Hekate's Garden: The Poison That Heals And The Witch
What is for certain is that Hekate's Witches have always been associated with magick, medicine and mystery. We are the dangerous sorceresses whose herbals bring healing or poisoning, depending on our needs.
Hekate's eternal daughters, Medea and Circe, brought forward the practice of pharmakeia, plant spirit medicine. In the early myths, these stories are of healing, while the later ones twist their tales into spiteful vengeance of out-of-control wild women.
Keeper of the Keys
Her archetypal keys represent the opening to the mysterious and her guidance along our earth-bound journeys. She is Anima Mundi, the very soul of all creation. She is the essence, the vibration and the magick. Unknowable, yet as close as our breath. To her witches, she is The Mother. Liberator. The One.
Hekate holds the keys to the unseen worlds. She stands at the juncture of the mundane and mysterious.
Hekate and the Darkness
She is The Star Walker, reigning over the night from above, yet she is also the one who wanders the night to rescue lost souls, while bringing vengeance to those who defile her beloveds. She is the Dark Mother who offers respite to the weary and the banisher of evil.
Hekate and the Dark Moon
The dark moon, the night of the astrological new moon, has been sacred to Hekate's Witches since ancient times. On this night, sacred rites are performed in her honor.
The Dark Mother from whose womb we are born, and to whom we must return. Goddess of Witches. Necromancer. Healer. Terrifying Queen of the Underworld. This is Hekate or Hecate. She cares not how you spell or pronounce her name. She is beyond such things.
Her witches are part of her horde. This is our spiritual family of goddesses, gods and other etheric beings. Ancestors of flesh and spirit, the wrongful dead. She is the devourer of flesh, eater of filth and the unconquerable one.
Her Witches Are Her Chosen
We return to Hekate for she is the immovable yet always evolving soul of the witch. There is no separation between her and her kin. Certainly not a goddess for everyone. Her witches know whose they are. We know our time has come.
Our awakening is now. Remember whose you are.
Hekate and Women
The history of Hekate is the history of women, especially those of us who are deemed witches. For some of us, we truly are, but many of the women persecuted were not. They were simply independent, unruly outlaws of their times. Because of the entwinement between how Hekate is portrayed in historical records and the patriarchal disempowerment of women, there is a necessity to step beyond the history to learn from our ancestors and to listen to our souls. However, the history provides rich detail while reminding us that we must always be wary of the powerful.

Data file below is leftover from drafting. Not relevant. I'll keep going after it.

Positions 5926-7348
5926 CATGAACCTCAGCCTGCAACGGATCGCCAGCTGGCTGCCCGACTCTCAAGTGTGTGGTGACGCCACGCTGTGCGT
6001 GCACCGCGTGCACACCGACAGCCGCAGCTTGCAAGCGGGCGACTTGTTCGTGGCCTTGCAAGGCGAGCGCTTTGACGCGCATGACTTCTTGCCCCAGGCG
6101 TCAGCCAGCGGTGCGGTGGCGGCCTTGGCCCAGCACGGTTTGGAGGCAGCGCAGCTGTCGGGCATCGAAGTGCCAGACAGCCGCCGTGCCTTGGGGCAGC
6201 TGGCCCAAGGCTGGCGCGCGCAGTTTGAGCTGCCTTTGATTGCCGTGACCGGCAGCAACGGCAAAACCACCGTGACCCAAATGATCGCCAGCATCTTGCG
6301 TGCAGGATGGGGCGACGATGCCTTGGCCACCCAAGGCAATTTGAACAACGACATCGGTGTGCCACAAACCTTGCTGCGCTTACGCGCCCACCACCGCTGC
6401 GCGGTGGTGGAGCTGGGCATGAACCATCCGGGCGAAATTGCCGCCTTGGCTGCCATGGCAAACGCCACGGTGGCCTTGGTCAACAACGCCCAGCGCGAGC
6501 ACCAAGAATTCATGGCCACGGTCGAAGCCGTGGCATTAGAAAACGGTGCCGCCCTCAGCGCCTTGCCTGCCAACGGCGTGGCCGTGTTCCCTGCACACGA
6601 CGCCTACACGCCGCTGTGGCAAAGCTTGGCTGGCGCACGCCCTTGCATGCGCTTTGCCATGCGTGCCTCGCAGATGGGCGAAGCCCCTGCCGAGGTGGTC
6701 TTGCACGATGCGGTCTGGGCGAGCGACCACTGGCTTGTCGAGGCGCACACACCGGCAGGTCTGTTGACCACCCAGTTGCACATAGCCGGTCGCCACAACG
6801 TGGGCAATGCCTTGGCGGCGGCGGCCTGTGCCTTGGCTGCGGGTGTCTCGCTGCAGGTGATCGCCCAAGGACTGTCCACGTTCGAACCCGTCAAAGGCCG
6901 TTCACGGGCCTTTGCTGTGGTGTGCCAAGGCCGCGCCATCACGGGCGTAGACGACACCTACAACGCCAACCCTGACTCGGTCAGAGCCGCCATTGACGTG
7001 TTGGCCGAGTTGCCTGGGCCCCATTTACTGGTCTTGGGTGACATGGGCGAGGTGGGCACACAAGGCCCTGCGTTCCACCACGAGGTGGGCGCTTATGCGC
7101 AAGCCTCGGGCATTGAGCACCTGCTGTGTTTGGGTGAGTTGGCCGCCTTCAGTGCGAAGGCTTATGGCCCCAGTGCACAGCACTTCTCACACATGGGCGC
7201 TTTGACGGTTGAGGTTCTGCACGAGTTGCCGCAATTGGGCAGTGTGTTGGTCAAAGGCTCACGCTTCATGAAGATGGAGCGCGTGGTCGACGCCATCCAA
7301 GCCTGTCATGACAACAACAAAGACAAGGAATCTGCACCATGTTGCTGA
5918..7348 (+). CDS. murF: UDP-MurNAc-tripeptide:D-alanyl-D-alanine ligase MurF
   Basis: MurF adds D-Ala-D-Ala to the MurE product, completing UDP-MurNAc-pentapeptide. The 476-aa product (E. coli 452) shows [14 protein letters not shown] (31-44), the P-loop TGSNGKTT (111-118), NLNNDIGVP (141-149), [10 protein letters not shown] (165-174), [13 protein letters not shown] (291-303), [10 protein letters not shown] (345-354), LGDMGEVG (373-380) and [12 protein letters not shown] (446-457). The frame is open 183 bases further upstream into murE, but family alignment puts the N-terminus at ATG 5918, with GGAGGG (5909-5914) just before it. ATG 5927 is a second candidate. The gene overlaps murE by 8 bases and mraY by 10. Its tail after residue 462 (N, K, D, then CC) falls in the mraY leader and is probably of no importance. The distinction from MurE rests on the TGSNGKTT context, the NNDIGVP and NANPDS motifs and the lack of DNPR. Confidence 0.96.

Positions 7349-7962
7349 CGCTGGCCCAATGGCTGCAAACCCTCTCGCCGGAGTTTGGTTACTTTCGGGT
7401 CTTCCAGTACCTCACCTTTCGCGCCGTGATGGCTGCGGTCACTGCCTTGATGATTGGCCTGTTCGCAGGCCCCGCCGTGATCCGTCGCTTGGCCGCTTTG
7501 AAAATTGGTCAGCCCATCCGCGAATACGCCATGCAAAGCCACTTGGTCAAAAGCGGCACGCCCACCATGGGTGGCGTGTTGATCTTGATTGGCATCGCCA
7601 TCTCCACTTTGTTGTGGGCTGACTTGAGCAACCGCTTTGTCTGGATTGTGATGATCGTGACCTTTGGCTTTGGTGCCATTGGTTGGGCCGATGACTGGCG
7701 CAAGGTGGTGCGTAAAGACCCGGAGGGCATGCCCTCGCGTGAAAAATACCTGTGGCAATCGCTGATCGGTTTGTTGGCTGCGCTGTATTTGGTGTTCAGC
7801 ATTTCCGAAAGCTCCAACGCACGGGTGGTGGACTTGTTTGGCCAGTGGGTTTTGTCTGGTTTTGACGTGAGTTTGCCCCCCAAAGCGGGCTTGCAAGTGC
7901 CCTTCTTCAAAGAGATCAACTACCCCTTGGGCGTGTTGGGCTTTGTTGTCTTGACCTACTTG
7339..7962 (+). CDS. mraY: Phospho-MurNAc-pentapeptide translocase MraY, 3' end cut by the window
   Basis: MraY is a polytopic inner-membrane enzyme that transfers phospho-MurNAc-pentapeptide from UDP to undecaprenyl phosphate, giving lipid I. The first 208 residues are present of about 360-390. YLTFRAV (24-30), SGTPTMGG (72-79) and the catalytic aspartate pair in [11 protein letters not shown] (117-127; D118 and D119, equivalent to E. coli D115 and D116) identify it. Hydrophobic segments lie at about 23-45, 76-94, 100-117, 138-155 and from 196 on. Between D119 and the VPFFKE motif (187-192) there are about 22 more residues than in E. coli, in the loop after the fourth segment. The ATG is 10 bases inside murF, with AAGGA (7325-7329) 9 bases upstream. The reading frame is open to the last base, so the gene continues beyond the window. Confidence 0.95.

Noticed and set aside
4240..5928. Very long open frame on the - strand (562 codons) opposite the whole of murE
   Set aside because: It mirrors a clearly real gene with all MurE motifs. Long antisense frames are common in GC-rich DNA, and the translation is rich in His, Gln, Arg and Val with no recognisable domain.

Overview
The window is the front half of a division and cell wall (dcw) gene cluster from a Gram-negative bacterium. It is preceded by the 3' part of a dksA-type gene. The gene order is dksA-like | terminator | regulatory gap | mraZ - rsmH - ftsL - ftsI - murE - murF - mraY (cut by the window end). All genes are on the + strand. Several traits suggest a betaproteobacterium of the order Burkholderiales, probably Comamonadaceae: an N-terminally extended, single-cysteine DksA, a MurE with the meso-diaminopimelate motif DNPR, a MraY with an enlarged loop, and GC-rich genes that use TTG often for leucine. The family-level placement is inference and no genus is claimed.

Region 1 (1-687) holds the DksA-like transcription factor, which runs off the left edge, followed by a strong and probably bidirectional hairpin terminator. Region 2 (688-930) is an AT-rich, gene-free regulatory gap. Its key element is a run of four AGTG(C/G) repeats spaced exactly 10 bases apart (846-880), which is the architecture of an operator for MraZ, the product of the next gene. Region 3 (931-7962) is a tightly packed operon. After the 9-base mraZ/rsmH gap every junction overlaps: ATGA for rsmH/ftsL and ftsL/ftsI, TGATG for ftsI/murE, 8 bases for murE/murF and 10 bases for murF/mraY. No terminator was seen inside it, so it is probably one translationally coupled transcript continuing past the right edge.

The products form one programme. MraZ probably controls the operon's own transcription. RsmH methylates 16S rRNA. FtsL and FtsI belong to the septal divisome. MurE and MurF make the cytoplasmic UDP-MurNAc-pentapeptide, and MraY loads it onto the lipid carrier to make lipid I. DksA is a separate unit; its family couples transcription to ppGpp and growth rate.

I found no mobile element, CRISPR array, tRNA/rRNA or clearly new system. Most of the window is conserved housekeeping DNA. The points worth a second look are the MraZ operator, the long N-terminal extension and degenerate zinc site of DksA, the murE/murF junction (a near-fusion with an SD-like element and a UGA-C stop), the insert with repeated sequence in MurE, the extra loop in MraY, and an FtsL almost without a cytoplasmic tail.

Women were suspect, and still are. The system sought to rob us of our power. Hekate as an archetype of the powerful woman/witch has endured a great deal at the hands of men, whether through their words or actions. Her eternal witches, such as Circe and Medea, have also been defiled throughout history. They, too, are emerging as mighty forces today. For me, they are my closest spirit guides. They speak to me of the truth about our Witch Mother, which is often in stark contrast to the history.
Hekate is the mystery of the unseen world. She appears differently to each of us. She is often the veiled one, obscuring her power, calling us forward to reveal our own.
Torch Bearing Goddess of the Underworld
During this time, her image as a goddess of the underworld was also born. In the Homeric Hymn to Demeter, Hekate answers Persephone's cries when no one else does. She becomes Persephone's guide between the Underworld and the human one, using her torches to light the way along the journey. Hekate as a torch-bearer or lamp-carrier became one of the dominant themes of her depictions during ancient times.
Hekate's Wheel: She Is The Weaver of Time On Which We Tread
Hekate's Wheel, associated with her since ancient days, has also been referred to as the strophalos and is associated with the iynx. This spinning wheel is the symbolic representation of her as the Anima Mundi who creates all, including time and our fates. She has governance over The Fates, who are part of her horde.